The controversial legacy of Rudolph Israel Kastner, who helped nearly 1,700 Jews escape the Holocaust but was assassinated following accusations of Nazi collaboration, was rekindled at the Knesset’s Holocaust Remembrance Ceremony on Thursday when his granddaughter, Zionist Union MK Merav Michaeli, lit a candle in his honor.

When Kastner was memorialized, Science and Technology Minister Ofir Akunis stormed out of the Chagall Hall in which the ceremony was being held.

The controversy began when Michaeli and her mother, Susie Kastner, gave an interview to Maariv saying that the Knesset will memorialize their controversial progenitor, making it the first time any official state body has recognized his work to save Hungarian Jews, other than a mention at Yad Vashem.

The Knesset distanced itself from Michaeli’s claim, issuing a statement pointing out that for more than 30 years MKs have been lighting candles in memory of their loved ones who perished in or survived the Holocaust.

“The Knesset has never and will never hold personal ceremonies for a Holocaust victim or survivor,” the statement reads. “MKs who light candles dedicate it to their family members... and no one in the Knesset can tell the MKs whom they should honor. It is wrong and immoral to try to decide who is more or less worthy among the victims and survivors, and the Knesset certainly will not behave in such a way.”

Kastner’s story has long been a matter of controversy. He was a prominent Zionist activist in Hungary, who negotiated with senior SS officer Adolf Eichmann to allow 1,684 Jews to leave for Switzerland in exchange for about $1,000 a person, thus saving their lives.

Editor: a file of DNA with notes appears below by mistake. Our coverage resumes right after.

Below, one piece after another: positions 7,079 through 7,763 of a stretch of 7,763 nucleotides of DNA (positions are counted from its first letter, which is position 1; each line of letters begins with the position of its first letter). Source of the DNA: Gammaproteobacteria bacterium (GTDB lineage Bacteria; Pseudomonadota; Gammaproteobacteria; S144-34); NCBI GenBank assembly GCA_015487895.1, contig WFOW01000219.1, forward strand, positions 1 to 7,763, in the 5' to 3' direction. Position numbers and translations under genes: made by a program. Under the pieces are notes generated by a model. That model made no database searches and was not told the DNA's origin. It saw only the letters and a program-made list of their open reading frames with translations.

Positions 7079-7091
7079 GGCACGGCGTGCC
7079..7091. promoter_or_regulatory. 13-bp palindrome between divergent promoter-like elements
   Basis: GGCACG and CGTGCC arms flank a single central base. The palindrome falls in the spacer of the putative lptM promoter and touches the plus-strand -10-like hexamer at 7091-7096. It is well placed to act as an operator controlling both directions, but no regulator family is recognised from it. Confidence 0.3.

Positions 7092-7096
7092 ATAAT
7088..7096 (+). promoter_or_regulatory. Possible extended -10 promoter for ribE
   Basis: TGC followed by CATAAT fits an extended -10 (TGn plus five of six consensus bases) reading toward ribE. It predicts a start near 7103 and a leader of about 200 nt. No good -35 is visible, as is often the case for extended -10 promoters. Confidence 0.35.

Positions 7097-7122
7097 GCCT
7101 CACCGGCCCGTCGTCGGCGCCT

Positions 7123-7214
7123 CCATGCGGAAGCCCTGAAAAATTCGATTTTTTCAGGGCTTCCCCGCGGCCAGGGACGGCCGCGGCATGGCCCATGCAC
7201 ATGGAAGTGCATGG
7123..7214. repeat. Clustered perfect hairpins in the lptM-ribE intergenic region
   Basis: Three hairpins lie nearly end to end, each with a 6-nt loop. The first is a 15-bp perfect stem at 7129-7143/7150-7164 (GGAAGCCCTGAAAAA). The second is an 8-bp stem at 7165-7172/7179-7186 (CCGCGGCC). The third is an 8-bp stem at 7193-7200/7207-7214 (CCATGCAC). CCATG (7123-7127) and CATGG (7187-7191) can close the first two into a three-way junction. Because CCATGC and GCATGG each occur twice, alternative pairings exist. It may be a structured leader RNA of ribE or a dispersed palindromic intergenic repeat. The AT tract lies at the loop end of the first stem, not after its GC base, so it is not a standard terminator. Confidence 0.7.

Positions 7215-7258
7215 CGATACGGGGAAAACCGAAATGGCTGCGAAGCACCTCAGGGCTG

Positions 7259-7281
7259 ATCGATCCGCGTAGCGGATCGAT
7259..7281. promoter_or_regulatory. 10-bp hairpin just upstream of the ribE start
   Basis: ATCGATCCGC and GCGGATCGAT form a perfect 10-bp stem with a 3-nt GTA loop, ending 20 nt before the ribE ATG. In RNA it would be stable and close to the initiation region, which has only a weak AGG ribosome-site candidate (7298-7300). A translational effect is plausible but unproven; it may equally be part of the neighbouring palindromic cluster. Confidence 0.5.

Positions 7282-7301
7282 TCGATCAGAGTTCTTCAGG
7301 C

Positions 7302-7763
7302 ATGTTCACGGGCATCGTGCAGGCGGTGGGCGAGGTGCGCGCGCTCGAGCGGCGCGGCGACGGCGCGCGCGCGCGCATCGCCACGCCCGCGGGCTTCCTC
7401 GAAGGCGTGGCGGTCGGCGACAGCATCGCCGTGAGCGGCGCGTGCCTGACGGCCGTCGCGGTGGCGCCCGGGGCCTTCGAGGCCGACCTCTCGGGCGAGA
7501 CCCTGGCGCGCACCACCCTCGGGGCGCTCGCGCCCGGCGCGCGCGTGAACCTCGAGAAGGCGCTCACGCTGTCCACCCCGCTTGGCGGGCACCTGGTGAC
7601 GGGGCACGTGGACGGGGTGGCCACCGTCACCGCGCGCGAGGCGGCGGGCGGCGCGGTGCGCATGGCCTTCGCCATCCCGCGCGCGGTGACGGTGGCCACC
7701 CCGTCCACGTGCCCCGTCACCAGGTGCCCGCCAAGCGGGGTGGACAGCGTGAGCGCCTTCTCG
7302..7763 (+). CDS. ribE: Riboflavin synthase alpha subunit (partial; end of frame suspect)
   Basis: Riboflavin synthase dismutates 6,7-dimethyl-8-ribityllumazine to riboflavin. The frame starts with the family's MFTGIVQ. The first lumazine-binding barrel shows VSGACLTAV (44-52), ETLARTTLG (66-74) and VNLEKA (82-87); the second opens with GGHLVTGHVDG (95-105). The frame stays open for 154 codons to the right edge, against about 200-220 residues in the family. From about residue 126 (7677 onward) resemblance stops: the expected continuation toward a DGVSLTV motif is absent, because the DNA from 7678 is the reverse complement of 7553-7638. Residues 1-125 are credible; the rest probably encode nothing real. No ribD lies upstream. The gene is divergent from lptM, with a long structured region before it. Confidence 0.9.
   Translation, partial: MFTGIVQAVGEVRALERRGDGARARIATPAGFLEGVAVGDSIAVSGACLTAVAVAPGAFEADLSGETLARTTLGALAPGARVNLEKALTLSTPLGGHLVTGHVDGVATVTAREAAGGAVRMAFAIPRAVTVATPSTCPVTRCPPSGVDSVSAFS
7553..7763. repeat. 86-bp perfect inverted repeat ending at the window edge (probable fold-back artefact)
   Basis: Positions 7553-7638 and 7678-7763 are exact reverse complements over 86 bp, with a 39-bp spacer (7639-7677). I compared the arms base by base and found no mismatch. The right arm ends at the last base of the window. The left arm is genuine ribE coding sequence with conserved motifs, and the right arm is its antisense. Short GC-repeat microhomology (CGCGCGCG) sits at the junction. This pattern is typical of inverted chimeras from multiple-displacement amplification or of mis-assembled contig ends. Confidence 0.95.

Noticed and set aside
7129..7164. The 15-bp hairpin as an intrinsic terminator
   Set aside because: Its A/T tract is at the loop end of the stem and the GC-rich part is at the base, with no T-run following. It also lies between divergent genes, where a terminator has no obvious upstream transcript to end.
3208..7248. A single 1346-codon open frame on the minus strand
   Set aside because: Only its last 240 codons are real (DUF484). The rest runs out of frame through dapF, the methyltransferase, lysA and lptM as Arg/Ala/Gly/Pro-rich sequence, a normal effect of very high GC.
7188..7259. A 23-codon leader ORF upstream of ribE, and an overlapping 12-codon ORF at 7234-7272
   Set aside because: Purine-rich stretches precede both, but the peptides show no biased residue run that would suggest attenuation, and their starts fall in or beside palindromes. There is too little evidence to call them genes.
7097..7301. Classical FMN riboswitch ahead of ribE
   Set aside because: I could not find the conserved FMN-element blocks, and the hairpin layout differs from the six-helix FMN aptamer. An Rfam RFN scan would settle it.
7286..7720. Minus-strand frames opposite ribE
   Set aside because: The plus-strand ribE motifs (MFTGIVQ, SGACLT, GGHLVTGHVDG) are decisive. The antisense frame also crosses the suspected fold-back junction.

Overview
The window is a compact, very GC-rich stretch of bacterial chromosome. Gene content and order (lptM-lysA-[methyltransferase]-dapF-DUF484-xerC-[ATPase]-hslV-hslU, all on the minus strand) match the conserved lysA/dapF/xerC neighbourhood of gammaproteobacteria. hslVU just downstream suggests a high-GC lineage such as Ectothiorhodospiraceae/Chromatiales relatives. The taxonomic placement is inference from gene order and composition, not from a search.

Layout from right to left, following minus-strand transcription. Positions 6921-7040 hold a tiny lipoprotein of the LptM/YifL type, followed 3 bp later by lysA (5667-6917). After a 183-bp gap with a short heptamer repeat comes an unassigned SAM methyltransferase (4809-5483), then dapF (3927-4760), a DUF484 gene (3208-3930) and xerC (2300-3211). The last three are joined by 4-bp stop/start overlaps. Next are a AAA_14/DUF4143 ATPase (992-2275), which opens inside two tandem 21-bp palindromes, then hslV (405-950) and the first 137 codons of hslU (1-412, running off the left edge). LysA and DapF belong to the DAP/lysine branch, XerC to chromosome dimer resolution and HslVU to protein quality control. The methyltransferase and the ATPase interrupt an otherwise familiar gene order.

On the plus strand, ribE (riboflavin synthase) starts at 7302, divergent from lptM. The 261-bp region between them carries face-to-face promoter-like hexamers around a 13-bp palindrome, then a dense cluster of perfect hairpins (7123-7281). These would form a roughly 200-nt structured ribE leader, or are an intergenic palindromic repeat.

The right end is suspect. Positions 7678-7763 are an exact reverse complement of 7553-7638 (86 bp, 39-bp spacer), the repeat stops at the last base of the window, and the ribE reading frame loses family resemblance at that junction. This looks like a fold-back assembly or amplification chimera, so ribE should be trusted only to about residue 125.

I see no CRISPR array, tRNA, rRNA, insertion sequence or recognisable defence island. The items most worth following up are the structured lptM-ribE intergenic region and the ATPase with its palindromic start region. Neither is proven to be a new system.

In Israel, he joined Labor precursor Mapai and became spokesman for the Trade and Industry Ministry in 1952. A year later, a pamphlet was published accusing him of collaborating with the Nazis, specifically because he helped SS officer Kurt Becher avoid a war crimes prosecution by giving a positive character assessment.

In the subsequent libel suit – brought by the Israeli government on Kastner’s behalf – the court ruled in 1955 that Kastner had “sold his soul to the devil” and sacrificed many of the Hungarian Jews he didn’t save by not telling them what the Nazis had planned for them.

Kastner was assassinated by Zeev Eckstein, a Stern Group veteran, in 1957.

A year later the Supreme Court overturned most of the decision against Kastner, finding the pamphlet against him had been libelous except about the “criminal and perjurious way” in which Kastner defended Becher, the Nazi.

Shneur Zalman Cheshin, one of the five Supreme Court justices, wrote: “On the basis of the extensive and diverse material which was compiled in the course of the hearing, it is easy to describe Kastner as blacker than black and place the mark of Cain on his forehead, but it is also possible to describe him as purer than the driven snow and regard him as ‘the righteous of our generation’ – a man who exposed himself to mortal danger in order to save others.”